6 Tips for Preschool Interviews

Updated: Feb 13, 2020

by Erin O'Connor

Halloween is over and the preschool interview process has begun!

Schools vary in their philosophies around “interviews” for children and parents prior to admissions. Some schools believe that it’s important to observe how children interact with others to ensure a balanced classroom in terms of temperaments, interests and skills. Other schools observe the child one on one to get to know them. Schools also differ when it comes to whether they want parents/caregivers to be involved in the interview process.

No matter the set up, the interview process can be anxiety fraught for both parents and children. What are some ways to prepare you and your child for the interview?

1. Talk to your child about what the process will look like so that they have an idea of what to expect. This is especially important if you’ll be separated.

2. If possible, don’t bring along siblings because they can distract your child who is interviewing from interacting.

3. As tempting as it is, don’t bribe your child with a treat if they do a good job on the play date. Your child may be more focused on the “reward” and less willing to engage in the actual experience.

4. Discuss with your child how the play date will end. Even if you don’t know the exact details, you can provide your child with general information such as the teacher will have everyone put their toys away. Transitions can be difficult for young children and transitioning to the end of the play date can be challenging.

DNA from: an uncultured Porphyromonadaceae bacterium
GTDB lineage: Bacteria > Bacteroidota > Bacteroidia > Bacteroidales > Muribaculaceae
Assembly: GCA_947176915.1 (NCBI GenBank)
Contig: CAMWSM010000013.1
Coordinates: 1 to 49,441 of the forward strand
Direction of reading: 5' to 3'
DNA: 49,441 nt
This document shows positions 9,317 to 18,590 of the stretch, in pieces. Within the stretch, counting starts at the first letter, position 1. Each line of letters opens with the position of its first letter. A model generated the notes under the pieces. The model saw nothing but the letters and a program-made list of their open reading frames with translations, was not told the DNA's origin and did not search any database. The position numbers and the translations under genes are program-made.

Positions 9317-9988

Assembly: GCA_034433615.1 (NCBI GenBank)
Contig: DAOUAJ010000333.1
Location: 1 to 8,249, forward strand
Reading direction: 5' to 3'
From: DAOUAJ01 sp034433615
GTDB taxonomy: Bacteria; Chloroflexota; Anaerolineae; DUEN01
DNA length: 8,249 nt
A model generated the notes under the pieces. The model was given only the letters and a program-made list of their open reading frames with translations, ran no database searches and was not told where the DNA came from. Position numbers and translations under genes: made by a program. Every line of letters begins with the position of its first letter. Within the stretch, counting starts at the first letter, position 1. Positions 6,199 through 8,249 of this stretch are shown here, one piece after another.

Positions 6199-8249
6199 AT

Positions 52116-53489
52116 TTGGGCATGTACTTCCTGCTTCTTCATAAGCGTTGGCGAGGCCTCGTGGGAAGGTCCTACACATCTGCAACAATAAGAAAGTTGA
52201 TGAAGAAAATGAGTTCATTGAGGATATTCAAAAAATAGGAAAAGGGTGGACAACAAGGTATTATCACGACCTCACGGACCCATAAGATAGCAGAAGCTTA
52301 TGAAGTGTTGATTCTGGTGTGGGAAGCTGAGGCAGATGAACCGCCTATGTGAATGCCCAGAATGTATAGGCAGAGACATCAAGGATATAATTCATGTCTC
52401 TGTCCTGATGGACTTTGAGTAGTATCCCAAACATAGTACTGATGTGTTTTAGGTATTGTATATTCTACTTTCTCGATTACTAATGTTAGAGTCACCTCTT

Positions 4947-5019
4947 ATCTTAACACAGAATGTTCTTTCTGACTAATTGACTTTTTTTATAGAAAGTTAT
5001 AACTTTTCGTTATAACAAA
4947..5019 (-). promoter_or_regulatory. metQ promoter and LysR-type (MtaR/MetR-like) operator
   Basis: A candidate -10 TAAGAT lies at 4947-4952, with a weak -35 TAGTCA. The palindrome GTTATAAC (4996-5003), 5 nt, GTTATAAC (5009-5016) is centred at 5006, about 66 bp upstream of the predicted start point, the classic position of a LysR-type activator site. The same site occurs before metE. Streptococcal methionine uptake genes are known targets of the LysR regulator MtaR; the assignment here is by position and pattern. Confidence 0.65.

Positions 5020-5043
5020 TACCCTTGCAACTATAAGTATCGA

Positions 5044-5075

5. As a parent, do your research. Schools differ widely in their philosophies - some are Reggio inspired while others Montessori etc. Some schools may be more traditional in their practice and others progressive. You want to find a school that matches your family’s values, as well as your child’s temperament. This is important not only for the interview, but also in the long run. It’s fine to ask questions when touring the school or meeting with admissions and parents. It is best to illustrate, however, that you know general characteristics of the school when you ask a question.

6. After the interview, it is good to send a thank you note. Not only is this an opportunity for you to show the school your interest, but also the process of writing the thank you notes can help you with your decision. As you reflect on what intrigued you most about each school, you will start to discern which schools had philosophies that resonated with you most.